Study: 'Organic' Labels Make Food Taste Healthier

People reported that cookies and chips they believed to be organic "tasted lower in fat and calories."
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CoCreatr/Flickr

PROBLEM: The rapid growth of the organic food industry is a good thing if it means that more people are supporting sustainable practices and avoiding unesecessary pesticides, but any $30 billion-a-year industry should be approached with caution. The wholesome-sounding "organic" label remains squarely on the fence between health and marketing.

METHODOLOGY: In the middle of a shopping mall food court, Cornell researchers recruited 115 passersby to participate in a taste test. The participants sampled what were labeled as the organic and non-organic versions of cookies, potato chips, and yogurt. In reality, the two types of each food were identical (and, incidentally, organic). They then rated the foods on taste (Was it appetizing? Flavorful? Did it taste artificial?) and perceived nutritional content, were asked to estimate how many calories each contained, and indicated how much they'd be willing to pay for snack-sized portions of each.

RESULTS: The participants guessed that the "organic" cookies, chips, and yogurt were 20 to 24 percent lower in calories than "regular" versions. They thought the organic foods "tasted lower in fat and calories" and higher in fiber as well, and perceived the cookies and chips, though not the yogurt, as tasting more nutritious. They were willing to pay up around 16 to 23 percent more for all three.

When it came to actually liking the food, instead of perceived health benefits, the organic label gave more ambiguous results. The organic chips were apparently a little more appetizing, and the organic yogurt was more flavorful, but the participants preferred the regular cookies.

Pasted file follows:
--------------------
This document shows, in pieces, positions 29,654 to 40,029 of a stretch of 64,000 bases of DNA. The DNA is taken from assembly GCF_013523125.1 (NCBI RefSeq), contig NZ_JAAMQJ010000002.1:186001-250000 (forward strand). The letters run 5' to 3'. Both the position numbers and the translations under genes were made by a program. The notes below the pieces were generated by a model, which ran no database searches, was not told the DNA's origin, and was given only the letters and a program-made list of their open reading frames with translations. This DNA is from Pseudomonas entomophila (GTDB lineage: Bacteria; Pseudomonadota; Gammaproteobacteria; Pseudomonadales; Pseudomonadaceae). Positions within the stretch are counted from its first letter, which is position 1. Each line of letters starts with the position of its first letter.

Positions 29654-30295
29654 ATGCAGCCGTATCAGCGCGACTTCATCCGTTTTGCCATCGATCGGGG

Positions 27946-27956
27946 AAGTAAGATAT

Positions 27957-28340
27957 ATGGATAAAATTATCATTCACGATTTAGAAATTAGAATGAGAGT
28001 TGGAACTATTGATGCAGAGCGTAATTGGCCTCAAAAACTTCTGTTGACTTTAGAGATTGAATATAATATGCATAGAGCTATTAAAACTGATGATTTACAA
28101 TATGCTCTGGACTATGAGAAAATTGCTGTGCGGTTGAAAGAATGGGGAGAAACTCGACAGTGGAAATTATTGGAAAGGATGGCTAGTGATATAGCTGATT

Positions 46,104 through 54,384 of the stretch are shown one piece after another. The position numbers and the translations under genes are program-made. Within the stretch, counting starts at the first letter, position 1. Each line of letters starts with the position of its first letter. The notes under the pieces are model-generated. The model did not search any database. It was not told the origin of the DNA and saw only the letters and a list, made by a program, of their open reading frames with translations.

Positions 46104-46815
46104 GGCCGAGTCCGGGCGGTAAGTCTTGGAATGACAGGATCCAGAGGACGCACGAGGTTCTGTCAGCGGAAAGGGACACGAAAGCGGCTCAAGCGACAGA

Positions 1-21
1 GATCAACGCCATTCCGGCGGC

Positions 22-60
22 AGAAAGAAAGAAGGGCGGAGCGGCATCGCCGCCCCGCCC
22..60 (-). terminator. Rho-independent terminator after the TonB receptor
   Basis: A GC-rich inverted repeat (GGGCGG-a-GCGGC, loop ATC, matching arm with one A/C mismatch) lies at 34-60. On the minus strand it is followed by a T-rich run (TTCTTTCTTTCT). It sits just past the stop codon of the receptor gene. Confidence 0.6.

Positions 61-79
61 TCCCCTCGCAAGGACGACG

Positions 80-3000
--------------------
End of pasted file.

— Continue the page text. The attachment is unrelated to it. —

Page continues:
Certain factors seemed to make participants less susceptible to being fooled. For example, the organic labels had less of an effect on those who reported reading nutrition labels frequently and those who often bought organic, and were therefore more familiar with the foods and their marketing tactics. People who actively cared about the environment (as in, they regularly recycled and went on nature hikes) were marginally less confused by the labels.

IMPLICATIONS: While calling them organic didn't make foods more appealing across-the-board, the taste tests clearly demonstrated what the researchers call a "health halo" around the term. This explains some of the less straightforward results: The authors think that because yogurt is already thought to be healthy, the effect was diminished for the organic version; similarly, participants may have thought the organic cookies were less tasty precisely because they also thought they were healthier.

And what does it mean for something to taste low-fat, anyway? Not much more, probably, than whatever it means for food to taste organic. The word, it would appear from this admittedly small study, has become decontextualized.

 


"You taste what you see: Do organic labels bias taste perceptions?" is published in Food Quality and Preference.

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Lindsay Abrams is an assistant editor at Salon and a former writer and producer for The Atlantic's Health Channel.

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